Destructo curates seven-hour playlist in anticipation for HARD Summer

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As this August’s HARD Summer Music Festival approaches, the event’s founder, Destructo, has bestowed upon his fans a seven-hour playlist filled with an eclectic array of styles and genres. The playlist includes tracks from all of the festival’s performers, including Tchami, Dog Blood, Malaa, Drezo, and many others.

HARD Summer will take place at the Speedway in Fontana Southern California and will span over two days, August 5-6. The festival will be celebrating its 10 year anniversary, and with headliners such as DJ Snake, Justice, Snoop Dog, and Migos, this year’s iteration is one not to miss.

Featured image via Rukes.

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Dog Blood reveal HARD Summer will be their only festival in 2017

Gary Richards issues apology for polarizing HARD Summer trailer

HARD Summer 10th anniversary lineup lead by Dog Blood, Justice, DJ Snake, Snoop Dogg and more

Dog Blood reveal HARD Summer will be their only festival in 2017

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Perhaps the best surprise of the HARD Summer Musical Festival 10th anniversary line-up was the news that Dog Blood would be topping the bill in 2017. As the supergroup side project conceived by Skrillex and Boys Noize, the two haven’t appeared together since HARD Red Rocks nearly two years ago.

On May 18th, however, Dog Blood took to their Facebook socials to express their excitement for HSMF, but also to announce to fans that it would be their only show in 2017. The announcement most likely comes as a joy to HARD founder Gary Richards, since Dog Blood is sure to draw in a massive crowd on their own. Now that it’s been confirmed as their first and only show in nearly two years, tickets should be start flying off the decks.

Maybe there’s a possibility for the return of Dog Blood in 2018? There’s no way to know for sure, but their HARD Summer appearance is sure to be the 2017 festival set to see. Grab tickets here to join Dog Blood August 5-6, 2017 at The Auto Club Speedway in Fontana, California.

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Dog Blood Takes To Social Media To Announce HARD Summer Will Be Their Only Show Of Year

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Skrillex & Boys Noize, AKA Dog Blood is one of of the most popular DJ combinations to ever collab as a pair. When the 10th HARD Summer Festival was announced early this year, 1 name stuck out on the lineup; DOG BLOOD. The last time these megastars teamed up was in 2015 at the HARD festival

The post Dog Blood Takes To Social Media To Announce HARD Summer Will Be Their Only Show Of Year appeared first on EDM Sauce.

Ecstasy confirmed as cause of death in 3 Hard Summer fatalities

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Back in August, three attendees of HARD Summer — all between the ages of 20 and 22 years old — tragically passed away at the Southern California music festival. Hot weather was deemed a contributing factor, with temperatures reaching the upper-90s throughout the weekend. The primary causes of death, however, were not immediately clear.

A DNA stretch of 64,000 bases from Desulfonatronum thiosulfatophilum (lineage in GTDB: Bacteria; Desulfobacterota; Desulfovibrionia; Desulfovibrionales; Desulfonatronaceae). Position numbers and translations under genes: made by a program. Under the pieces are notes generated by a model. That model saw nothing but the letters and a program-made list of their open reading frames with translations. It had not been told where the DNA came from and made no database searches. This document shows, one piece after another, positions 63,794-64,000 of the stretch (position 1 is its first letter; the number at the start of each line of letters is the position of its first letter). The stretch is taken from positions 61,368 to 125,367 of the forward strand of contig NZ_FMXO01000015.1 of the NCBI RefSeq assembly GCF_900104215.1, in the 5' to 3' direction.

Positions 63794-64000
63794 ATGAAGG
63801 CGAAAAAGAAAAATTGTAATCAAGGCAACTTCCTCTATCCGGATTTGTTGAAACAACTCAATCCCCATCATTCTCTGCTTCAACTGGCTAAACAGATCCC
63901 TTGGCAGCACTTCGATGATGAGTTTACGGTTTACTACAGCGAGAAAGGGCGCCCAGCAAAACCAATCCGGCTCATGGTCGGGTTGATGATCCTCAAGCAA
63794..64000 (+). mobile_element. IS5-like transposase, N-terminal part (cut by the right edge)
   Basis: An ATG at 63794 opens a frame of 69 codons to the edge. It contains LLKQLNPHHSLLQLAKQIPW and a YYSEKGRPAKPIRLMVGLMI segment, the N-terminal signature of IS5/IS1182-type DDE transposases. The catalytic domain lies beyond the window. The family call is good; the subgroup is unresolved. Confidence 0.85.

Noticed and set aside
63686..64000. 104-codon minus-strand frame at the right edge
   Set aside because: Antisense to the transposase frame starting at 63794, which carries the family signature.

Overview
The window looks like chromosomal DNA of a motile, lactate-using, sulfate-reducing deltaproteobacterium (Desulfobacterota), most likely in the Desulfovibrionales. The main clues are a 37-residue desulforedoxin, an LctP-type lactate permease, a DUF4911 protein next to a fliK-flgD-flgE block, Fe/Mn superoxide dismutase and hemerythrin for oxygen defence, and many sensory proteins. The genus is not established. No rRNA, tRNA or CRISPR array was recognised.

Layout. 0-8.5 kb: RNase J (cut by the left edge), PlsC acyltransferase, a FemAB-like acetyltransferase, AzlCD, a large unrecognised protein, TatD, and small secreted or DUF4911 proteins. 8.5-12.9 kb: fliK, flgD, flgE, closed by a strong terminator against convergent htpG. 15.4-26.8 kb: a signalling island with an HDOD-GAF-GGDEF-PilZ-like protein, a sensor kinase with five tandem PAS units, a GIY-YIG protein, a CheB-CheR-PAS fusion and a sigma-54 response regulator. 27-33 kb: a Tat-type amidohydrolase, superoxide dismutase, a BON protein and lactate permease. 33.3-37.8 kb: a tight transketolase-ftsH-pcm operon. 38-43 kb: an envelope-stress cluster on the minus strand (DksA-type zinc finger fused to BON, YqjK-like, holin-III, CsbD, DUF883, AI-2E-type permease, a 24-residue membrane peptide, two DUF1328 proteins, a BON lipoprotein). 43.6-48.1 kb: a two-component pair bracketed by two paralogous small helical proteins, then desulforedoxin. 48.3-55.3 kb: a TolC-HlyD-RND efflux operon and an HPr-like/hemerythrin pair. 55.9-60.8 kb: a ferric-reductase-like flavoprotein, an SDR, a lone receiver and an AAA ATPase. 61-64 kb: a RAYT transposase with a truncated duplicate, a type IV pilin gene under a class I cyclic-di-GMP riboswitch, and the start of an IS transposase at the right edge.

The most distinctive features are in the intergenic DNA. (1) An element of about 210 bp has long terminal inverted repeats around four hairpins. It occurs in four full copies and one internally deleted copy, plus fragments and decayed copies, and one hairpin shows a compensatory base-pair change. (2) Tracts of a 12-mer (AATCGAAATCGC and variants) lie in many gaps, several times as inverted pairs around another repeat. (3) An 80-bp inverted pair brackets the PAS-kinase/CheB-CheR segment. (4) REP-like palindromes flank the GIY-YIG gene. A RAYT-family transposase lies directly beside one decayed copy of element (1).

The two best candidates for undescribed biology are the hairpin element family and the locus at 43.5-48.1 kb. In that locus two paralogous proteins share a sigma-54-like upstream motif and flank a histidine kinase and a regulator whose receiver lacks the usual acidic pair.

Nearly four months later, the coroner has issued an official report, confirming ecstasy as the primary cause of death in all three cases. Mike Sutcliffe, the supervising coroner investigator, labeled the deaths as due to “acute MDMA toxicity.”

According to Fontana Herald News, who reported the coroner’s statement, the three deaths are believed to be “the most ever caused by Ecstasy at one high-profile Electronic Dance Music (EDM) festival.”

It’s troubling news for HARD Summer, who experienced two deaths the year prior, also linked to ecstasy overdose. More than that, however, it’s a sobering reminder about the inherent dangers of MDMA and the absolutely necessity for more drug safety awareness. Nothing will change until we change the culture itself.

Coroner Confirms HARD Summer Deaths Caused By Ecstasy

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The San Bernadino County Sheriff’s Coroner Division has stated that the deaths of three HARD Summer attendees in July were caused by ecstasy. Mike Sutcliffe, the supervising coroner investigation, described the cause of the deaths as “acute MDMA toxicity.” The three attendees were transported to different hospitals to receive medical attention.

Derek Lee, 22, of San Francisco died at Arrowhead Regional Medical Center in Colton on July 31 at 12:10 a.m., Alyssa Dominguez, 21, of San Diego died at Kaiser Foundation Hospital in Fontana on July 31 at 2:10 a.m., and Roxanne Ngo, 22, of Chino Hills died at Loma Linda University Medical Center on Aug. 1 at 3:04 a.m., according to Fontana Herald News. The three deaths are said to be the most ever caused by ecstasy at one electronic dance music event, Fontana Herald News said.

So far, there has been no indication as to whether the Southern California festival will return to Fontana in 2017.

 

Source: Fontana Herald News | Image: Rukes

This article was first published on Your EDM.
Source: Coroner Confirms HARD Summer Deaths Caused By Ecstasy

EDM’s ‘Summer of Death’ Raises Questions About Los Angeles’ Raving Scene Moving Forward

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This isn’t a new issue by any stretch of imagination, but ever since the deaths last year at Hard Summer, and honestly long before that, the rave scene in California has come under even more intense scrutiny causing local legislation and policymakers to call for reforms to prevent more tragedies from happening.